Of the eight pages in the newsletter, four were taken up with standard forms each month: the aforementioned ride calendar—which I was still preparing—on pages 4 and 5, a membership application form on page 7, and assorted boilerplate on page 8. That left about four pages for original copy each month. I kept cranking out the copy for those newsletters from 1992 to 2014…22 and a half years (at four pages a month = about 1100 pages). I finally stopped when I guess I kind of burned out. It was a lot of work, taking up a number of days each month. And after so many years I felt like I was on a bit of a hamster wheel, recycling the same topics and copy, month after month, year after year. Anyway, by then the club had a well-established web presence and the old-school newsletter was not so important. (Someone still has to write the content that appears on the website…or not. But that’s a story for another day.)

Meanwhile…a fellow club member got me interested in organizing week-long cycle-tours for the club. It had never occurred to me that such things were possible. We staged our first prototype tour in 1994 and have been having one or two a year ever since. At first we just printed maps and route slips for the tour participants but in the later ‘90s I started preparing preview booklets for each tour: not only the routes and maps but also descriptive copy of each stage, including photos. There are currently 23 such previews available at my own website, Adventure-Velo, but I’ve done over 30. I just haven’t gotten around to loading the latest ones at the site. The booklets run from 25 to 50 pages. Minus the maps, route slips, elevation profiles, and photos, the copy runs anywhere from 15 to 30 pages per book (times 30 books = about 750 pages).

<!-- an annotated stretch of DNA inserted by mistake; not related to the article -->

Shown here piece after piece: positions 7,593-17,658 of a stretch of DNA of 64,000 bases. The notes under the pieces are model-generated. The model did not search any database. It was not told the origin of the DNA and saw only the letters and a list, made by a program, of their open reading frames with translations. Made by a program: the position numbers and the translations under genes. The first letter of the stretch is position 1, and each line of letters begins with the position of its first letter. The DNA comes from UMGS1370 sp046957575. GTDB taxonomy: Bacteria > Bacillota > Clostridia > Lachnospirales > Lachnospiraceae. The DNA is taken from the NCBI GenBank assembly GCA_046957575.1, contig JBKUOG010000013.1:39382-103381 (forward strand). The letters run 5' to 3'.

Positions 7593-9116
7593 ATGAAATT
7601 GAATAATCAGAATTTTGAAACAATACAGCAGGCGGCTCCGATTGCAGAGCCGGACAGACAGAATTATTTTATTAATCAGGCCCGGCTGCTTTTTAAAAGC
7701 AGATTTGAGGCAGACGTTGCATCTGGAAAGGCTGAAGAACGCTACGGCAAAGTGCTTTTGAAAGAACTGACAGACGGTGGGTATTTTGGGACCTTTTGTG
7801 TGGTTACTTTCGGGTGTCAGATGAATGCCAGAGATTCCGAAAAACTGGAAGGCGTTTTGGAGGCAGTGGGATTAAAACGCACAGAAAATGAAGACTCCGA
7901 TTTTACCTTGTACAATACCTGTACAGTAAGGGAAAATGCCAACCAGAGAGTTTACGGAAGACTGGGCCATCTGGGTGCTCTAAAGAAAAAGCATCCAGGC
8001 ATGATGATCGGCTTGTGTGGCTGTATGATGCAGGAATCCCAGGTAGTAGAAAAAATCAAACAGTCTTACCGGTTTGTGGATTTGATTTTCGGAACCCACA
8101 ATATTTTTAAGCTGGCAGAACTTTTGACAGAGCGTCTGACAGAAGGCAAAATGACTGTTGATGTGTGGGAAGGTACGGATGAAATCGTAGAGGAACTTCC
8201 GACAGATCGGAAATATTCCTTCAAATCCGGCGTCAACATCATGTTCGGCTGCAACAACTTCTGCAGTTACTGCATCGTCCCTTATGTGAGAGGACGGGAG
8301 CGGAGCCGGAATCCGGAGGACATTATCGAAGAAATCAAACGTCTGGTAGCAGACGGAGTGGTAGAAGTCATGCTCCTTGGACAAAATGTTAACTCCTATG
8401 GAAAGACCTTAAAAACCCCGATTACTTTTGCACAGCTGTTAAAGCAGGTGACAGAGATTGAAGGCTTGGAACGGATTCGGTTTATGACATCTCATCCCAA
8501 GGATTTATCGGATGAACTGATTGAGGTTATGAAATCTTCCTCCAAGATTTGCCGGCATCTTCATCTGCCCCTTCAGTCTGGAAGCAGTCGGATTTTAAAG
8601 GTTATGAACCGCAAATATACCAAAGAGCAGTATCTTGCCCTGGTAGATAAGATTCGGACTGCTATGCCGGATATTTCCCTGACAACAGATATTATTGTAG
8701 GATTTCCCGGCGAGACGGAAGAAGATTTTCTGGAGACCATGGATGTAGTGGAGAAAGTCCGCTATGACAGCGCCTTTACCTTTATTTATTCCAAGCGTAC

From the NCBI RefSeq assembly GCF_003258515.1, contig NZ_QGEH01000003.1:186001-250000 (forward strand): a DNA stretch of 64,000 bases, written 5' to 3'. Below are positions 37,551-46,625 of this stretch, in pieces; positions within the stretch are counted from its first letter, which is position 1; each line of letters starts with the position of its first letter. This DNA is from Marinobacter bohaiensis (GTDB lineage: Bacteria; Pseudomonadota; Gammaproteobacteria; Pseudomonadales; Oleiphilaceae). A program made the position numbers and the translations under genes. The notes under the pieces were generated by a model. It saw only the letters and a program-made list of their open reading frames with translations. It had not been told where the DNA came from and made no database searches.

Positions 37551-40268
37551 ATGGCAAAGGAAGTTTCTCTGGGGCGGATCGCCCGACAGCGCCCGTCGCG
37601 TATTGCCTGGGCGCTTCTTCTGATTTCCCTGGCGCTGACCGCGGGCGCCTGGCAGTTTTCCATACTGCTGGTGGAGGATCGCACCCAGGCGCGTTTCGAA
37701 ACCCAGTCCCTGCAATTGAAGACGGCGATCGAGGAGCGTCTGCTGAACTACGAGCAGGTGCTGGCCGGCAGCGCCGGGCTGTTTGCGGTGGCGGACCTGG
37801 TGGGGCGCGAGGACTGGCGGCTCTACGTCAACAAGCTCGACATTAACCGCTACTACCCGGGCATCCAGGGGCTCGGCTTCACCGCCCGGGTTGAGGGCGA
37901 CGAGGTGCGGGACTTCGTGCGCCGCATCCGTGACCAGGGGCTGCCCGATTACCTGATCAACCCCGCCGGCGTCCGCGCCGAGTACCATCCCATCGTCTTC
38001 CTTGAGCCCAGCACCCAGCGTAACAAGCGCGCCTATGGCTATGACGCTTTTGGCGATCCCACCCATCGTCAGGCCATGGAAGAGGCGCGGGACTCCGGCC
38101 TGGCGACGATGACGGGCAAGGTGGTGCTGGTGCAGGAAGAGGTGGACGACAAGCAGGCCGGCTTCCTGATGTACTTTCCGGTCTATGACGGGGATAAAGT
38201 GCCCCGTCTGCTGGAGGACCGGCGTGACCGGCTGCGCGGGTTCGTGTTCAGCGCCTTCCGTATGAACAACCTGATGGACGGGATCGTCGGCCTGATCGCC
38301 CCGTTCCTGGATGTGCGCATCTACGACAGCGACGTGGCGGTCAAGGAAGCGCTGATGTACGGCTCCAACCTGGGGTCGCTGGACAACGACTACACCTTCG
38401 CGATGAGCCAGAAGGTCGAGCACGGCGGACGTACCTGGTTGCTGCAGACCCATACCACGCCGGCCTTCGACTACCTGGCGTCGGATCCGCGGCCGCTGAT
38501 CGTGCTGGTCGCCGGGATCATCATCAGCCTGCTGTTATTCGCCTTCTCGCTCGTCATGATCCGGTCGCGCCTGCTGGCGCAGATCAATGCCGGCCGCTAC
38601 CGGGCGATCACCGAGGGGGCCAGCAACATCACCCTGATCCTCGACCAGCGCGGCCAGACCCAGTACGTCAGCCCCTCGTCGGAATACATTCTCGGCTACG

Somewhere along in there, what with all the copy about assorted stages and routes, Mountaineers Press of Seattle offered me the assignment of creating a good old-fashioned hard-copy guidebook: 75 Classic Rides Northern California. That’s another 325 pages. Add it all up and it’s over 3000 pages of copy, all more or less about bikes and biking.

So anyway…back to 1999, when Tom at BikeCal asked me if I would like to write a column each month about cycling for the website. My first reaction, understandable I think, was to be flattered and enthusiastic. My next reaction was to wonder what the hell I would write about, once each month. Could I really keep producing interesting and—I would hope—at least occasionally original content that would appeal to cyclists…get them pumped up about riding and bikes and all the aspects of the pastime that come with that…racing, wrenching, advocacy, health, history, the environment, frothing rants about the anti-bike element, etc. 

I wasn’t at all sure I could find enough ideas and words to last out a year. I certainly had no notion that I would still be writing the columns 20 years on; still finding new ways to look at the activity and to find it fresh and revelatory, all over again. That at least is my hope: that I’m keeping it fresh. I am well aware that many may not find it so wonderful. But I do get fan mail from happy readers when I write something that resonates for them. Every so often I get it right.

All of those 3000-plus pages of bike chat haven’t made me famous, nor rich. Even though my mug shot is up at the top of the column, no one recognizes me on the street, especially not in bike kit. If I introduce myself to another rider, I usually try to just say, “Bill.” But if they manage to latch onto my full name, then it’s not uncommon for something like this to unfold: “You’re Bill Oetinger? THAT Bill Oetinger? OMG!” This I find embarrassing and uncomfortable but secretly sort of gratifying. It’s not that my ego needs the boost. (Well yeah, it does.) But more because it tells me I’ve written something that has reached this person, that has piqued their curiosity or stoked their enthusiasm…or perhaps launched them on a ride down some new roads they’d never been on before. That makes it all worthwhile. 

So thanks to the folks at BikeCal for allowing me this little space on their home page for all these years. And above all, thanks to you for clicking through to the columns, every month or every so often. 

Bill can be reached at srccride@sonic.net